The reason for water changes obviously requires explanation. But first, none of us can ever know our fish are "happy," and "thriving" is probably something most aquarists also cannot discern. But we can be confident that the fish will be closer to that, and without question healthier, if we understand the need for regular substantial partial water changes.I believe that if an aquariums water parameters are fine and the fish are happy and thriving then why do water changes? now I’m not saying just don’t do water changes but if you test your water and the tests come back saying that your parameters are fine then why change the water. i know not everyone is going to like me for this, but I have not done a water change on my 36 gallon in 2 months simply because all the fish are healthy and thriving, I have not lost a single fish due to bad water parameters. I do top off water every week which normally is like 2 gallons. So as long as you test the water on a strict schedule and the water parameters are okay then I don’t think you have to change water on a weekly basis.
The water in an aquarium degenerates fairly rapidly if fish are present. No filter can deal with this, no matter how many or how large. Live plants can help but this is very limited and certainly no where near the level that would avoid water changes.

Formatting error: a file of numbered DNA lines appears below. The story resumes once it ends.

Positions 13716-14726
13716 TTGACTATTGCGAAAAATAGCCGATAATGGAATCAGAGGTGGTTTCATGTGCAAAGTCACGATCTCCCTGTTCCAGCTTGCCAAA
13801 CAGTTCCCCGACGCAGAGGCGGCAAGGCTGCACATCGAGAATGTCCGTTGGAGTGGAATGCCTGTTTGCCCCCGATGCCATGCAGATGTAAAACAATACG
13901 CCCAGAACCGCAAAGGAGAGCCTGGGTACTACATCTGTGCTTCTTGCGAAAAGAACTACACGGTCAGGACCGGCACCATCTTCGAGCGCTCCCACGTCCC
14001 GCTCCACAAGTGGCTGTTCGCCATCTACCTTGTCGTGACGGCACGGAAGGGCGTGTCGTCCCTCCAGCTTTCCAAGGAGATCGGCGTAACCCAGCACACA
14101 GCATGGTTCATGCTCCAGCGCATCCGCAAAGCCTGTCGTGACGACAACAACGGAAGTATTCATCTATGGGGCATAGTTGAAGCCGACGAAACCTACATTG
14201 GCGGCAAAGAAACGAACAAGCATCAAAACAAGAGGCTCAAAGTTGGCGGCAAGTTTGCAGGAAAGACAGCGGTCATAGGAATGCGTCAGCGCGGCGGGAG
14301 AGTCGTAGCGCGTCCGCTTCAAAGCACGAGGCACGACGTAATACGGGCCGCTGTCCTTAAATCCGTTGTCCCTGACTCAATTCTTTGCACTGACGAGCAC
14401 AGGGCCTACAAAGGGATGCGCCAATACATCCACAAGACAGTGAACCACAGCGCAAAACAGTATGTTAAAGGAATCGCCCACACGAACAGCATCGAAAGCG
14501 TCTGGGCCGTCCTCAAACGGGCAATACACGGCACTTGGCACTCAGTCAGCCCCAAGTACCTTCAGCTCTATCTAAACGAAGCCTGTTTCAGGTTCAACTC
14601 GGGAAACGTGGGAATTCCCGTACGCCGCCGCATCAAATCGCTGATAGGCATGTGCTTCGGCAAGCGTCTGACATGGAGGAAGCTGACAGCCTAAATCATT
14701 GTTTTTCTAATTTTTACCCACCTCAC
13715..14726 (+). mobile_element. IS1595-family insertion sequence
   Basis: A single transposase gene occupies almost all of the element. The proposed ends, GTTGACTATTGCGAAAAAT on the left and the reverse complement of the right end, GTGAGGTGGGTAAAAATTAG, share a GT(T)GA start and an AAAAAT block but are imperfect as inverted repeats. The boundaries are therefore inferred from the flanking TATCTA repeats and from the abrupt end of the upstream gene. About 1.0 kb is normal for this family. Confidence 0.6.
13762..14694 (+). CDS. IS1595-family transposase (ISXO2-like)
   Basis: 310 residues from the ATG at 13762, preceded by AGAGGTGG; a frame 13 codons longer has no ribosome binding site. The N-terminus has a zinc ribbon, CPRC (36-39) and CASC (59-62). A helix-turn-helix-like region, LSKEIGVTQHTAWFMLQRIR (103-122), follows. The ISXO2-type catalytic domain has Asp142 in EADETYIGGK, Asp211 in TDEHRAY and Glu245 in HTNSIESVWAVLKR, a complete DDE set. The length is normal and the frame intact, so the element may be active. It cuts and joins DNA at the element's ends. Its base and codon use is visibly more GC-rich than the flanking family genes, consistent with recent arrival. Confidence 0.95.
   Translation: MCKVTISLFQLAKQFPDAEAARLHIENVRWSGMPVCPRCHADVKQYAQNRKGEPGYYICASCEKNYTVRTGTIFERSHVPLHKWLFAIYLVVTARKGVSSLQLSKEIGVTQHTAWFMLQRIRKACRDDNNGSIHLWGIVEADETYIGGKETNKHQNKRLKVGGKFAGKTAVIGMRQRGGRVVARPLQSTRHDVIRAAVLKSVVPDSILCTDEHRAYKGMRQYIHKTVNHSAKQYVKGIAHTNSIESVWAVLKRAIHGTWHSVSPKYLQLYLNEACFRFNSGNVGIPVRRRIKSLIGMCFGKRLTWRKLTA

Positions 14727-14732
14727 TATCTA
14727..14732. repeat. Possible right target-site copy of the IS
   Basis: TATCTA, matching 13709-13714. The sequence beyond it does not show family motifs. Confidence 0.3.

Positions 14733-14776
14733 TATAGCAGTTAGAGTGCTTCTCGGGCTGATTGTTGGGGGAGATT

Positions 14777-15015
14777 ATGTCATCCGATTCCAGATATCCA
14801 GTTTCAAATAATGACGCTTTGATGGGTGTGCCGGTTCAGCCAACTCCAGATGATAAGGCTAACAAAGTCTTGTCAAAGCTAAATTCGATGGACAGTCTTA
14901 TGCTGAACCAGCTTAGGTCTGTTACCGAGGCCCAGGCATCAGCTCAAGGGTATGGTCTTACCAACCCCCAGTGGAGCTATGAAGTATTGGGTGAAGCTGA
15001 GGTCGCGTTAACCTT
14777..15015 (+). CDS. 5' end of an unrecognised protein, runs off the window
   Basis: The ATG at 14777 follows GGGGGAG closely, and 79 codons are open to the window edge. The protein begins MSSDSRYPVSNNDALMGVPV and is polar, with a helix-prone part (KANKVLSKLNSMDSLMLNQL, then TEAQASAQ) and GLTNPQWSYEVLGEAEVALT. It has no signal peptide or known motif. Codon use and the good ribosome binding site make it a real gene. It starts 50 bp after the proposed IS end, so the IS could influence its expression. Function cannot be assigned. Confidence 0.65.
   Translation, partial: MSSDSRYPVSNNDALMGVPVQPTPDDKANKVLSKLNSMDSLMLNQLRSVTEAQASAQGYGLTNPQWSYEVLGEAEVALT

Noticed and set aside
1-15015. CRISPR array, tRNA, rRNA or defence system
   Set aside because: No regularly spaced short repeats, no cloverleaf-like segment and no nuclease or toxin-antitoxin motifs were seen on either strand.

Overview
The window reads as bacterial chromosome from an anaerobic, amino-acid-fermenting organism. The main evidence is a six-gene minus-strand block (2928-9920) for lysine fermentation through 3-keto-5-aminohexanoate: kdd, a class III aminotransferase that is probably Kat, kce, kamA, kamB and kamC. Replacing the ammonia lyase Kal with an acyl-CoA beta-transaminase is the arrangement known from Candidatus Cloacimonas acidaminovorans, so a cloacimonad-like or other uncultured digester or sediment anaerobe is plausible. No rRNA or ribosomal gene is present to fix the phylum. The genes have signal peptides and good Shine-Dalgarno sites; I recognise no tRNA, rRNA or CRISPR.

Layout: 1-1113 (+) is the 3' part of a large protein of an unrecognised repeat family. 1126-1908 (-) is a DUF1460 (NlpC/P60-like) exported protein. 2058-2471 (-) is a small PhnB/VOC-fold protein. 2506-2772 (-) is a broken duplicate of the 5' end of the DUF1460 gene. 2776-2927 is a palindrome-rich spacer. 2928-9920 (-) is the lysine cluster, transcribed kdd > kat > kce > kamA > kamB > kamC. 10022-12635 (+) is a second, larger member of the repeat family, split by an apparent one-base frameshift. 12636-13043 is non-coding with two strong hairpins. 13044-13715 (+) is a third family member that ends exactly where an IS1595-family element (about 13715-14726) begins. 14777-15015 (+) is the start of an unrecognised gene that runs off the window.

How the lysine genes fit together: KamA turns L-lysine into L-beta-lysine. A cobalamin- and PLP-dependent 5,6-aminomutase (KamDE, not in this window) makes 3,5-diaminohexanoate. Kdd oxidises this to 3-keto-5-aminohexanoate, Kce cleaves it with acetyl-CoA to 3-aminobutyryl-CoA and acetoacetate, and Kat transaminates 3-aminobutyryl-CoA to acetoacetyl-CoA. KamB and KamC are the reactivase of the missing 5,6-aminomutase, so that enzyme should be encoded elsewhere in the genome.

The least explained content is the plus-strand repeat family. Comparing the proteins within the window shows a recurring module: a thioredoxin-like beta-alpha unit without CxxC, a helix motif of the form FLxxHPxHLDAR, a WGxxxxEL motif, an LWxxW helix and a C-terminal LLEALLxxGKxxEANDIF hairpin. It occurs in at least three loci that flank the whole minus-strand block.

Freshwater fish are continually taking in water through every cell on their body. This is called osmosis, and it is behind osmoregulation in fish. This water passes through the kidneys via the bloodstream and is altered. The urine that fish excrete, which is considerable in relation to their physical size, is not urine like that which occurs in terrestrial animals but it is "dead" water. In a very short space of time, the fish are swimming around not in fresh water but in urine.
But there is more. Fish communicate visually but also chemically. They release pheromones and allomones, and the former are read by others in their species and the latter are read by other species. As just one example of how considerable the effect of this is...an aggressive fish will release allomones/pheromones that the other fish read as aggression aimed at them, and these will stress out the fish as much and often even more than physical aggression.
We cannot see any of this. There are no tests for any of the above. It just occurs and we must recognize it, and be prepared to deal with it. And no filtration we use can handle any of it. Only water changes.
As for tests we can do...by the time these indicate the need for a water change, it is too late. The fish have already been impacted and it may or may not be reversible. Nitrate should always be at the same level whenever it is tested; if it rises before the next water change, there is a serious problem. Either the water changes are not substantial to handle it, or there are too many fish, or they are being way overfed.
A regular (meaning one every week) substantial (meaning 50-70% of the tank volume) water change should be standard. Fish will never be harmed by water changes (assuming the parameters between tank water and fresh water are relatively similar) and it is the single most important factor in healthy fish. And that is what really makes fish thrive.